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Lives in stark contrast: How was Chinese dream built in younger generation?

 China's great changes, two generations in China

Wu Jianfei and his mother in their ancestral home in the village of Qinghu in China's Jiangsu province

Wu Jiayao and Wu Jianfei are at opposite ends of China's migrant miracle. One was there at the very beginning, and the other came on the scene only as the miracle began to fade. The lives of this father and daughter are like bookends to the economic transformation of China. What a difference a generation makes.



Jiayao, 28, has a car, a flat, two degrees, a white-collar job and a money-market fund — not to mention a husband, a baby and the coveted right to live as a permanent resident of the ultra-modern city of Shanghai.



                                             Wu Jiayao with her husband and baby in her home in Shanghai

Jianfei, 50, has a simple one-storey home surrounded by peanut fields and drying corn cobs. He lives in an ancestral compound, alongside his octogenarian mother, in the village of Qinghu, in eastern China's Jiangsu province. It used to take a whole day to travel from Qinghu to Shanghai by boat; now it takes a couple of hours using a vast suspension bridge and multi-lane tunnel. What a difference three decades make.



In their own way, they are both foot soldiers in the migrant army that built the economic phenomenon that is China. This is the cohort that helped lay the foundation for a two-superpower world anchored at one end in Washington and the other in Beijing . But life in the trenches just isn't what it used to be.



Jianfei spent a lifetime away from his wife and his mother, and from Jiayao, who was raised in the village while her father worked as a painter far away. Sometimes, like other migrant construction workers, he lived in the flats he was decorating, inhaling the fumes of the paint he applied during the day. They are flats like the one his daughter now lives in — except, he says, hers is even nicer. For much of her childhood he came home only once a year, even when he lived in Shanghai, now just a short car drive way.



Two decades later, he had enough money to pay for only half of his modest Rmb100,000 home. It is spotless, shining and decorated with colourful ceramic tiles but is furnished with only simple wooden benches and a couple of bamboo-covered lounge chairs in the sitting room.


Wu Jianefei and the village home that he built with a lifetime of earnings as a migrant worker

Wu Jianefei and the village home that he built with a lifetime of earnings as a migrant worker

Though Jiayao went to university on a scholarship, the cost of raising her left Jianfei having to borrow half the money for his new house. The only signs of prosperity are the motorcycle parked in the sitting room, and a modest washing machine tucked next to the lavatory hand basin.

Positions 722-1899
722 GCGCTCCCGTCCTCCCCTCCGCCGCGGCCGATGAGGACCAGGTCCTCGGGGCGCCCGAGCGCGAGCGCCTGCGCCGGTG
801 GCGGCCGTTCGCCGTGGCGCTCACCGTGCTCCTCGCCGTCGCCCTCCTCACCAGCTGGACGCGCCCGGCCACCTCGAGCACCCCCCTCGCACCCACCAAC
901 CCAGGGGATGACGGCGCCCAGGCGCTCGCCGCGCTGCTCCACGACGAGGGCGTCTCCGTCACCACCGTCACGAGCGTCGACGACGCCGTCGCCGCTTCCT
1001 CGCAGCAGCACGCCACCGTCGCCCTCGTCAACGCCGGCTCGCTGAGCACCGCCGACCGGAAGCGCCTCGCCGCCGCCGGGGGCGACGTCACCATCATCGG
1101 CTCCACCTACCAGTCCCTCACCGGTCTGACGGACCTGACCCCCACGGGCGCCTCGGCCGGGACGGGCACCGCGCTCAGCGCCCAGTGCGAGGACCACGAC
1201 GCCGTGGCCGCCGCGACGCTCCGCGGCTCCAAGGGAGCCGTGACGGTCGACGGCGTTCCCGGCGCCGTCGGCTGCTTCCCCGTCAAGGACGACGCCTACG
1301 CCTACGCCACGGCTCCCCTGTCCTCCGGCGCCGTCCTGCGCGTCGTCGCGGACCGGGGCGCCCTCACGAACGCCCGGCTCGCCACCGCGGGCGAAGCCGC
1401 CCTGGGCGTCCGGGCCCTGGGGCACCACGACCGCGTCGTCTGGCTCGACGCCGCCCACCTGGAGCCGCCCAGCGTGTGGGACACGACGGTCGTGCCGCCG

Jianfei's was the first generation of young men from his village sent out to labour as migrant workers, building the Chinese dream. As part of the village's construction team — a vestige of the days when the Communist party gave everyone a job and told them when and where to do it — he was sent to work in Shanghai, collecting a meagre annual payout of Rmb200.



Four years later, he moved to Xinjiang province to help build worker accommodation at the vast Karamay oilfields in the far north of the country. It took a week to get home, on a special migrant worker train, but at least the pay was 10 times what was available in Shanghai. Jianfei spent 11 years in Xinjiang.



And, thanks to that sacrifice, the daughter whom he seldom saw graduated from high school, received an undergraduate and a masters degree in Shanghai, became a teacher in one of the city's most prestigious high schools and then a human resources professional in an ecommerce company.



While her father still refuses to use an ATM machine, and keeps his cash stashed in the house, she saves in a money-market account and uses Alipay, the Chinese online payments service, to do her shopping, making most of her purchases online. She likes to dabble in investments, sometimes on behalf of her parents.



Now the flood of migrants to the cities has eased, and many of those who previously only squatted there — living in prefabricated hostels on construction sites or in fume-filled empty flats or in squalid warrens of rented rooms — are buying flats, getting married and settling down in cities forever.



What a difference a generation makes: the generation that separates Jiayao and her father. China, and its migrant miracle, will never be the same again.



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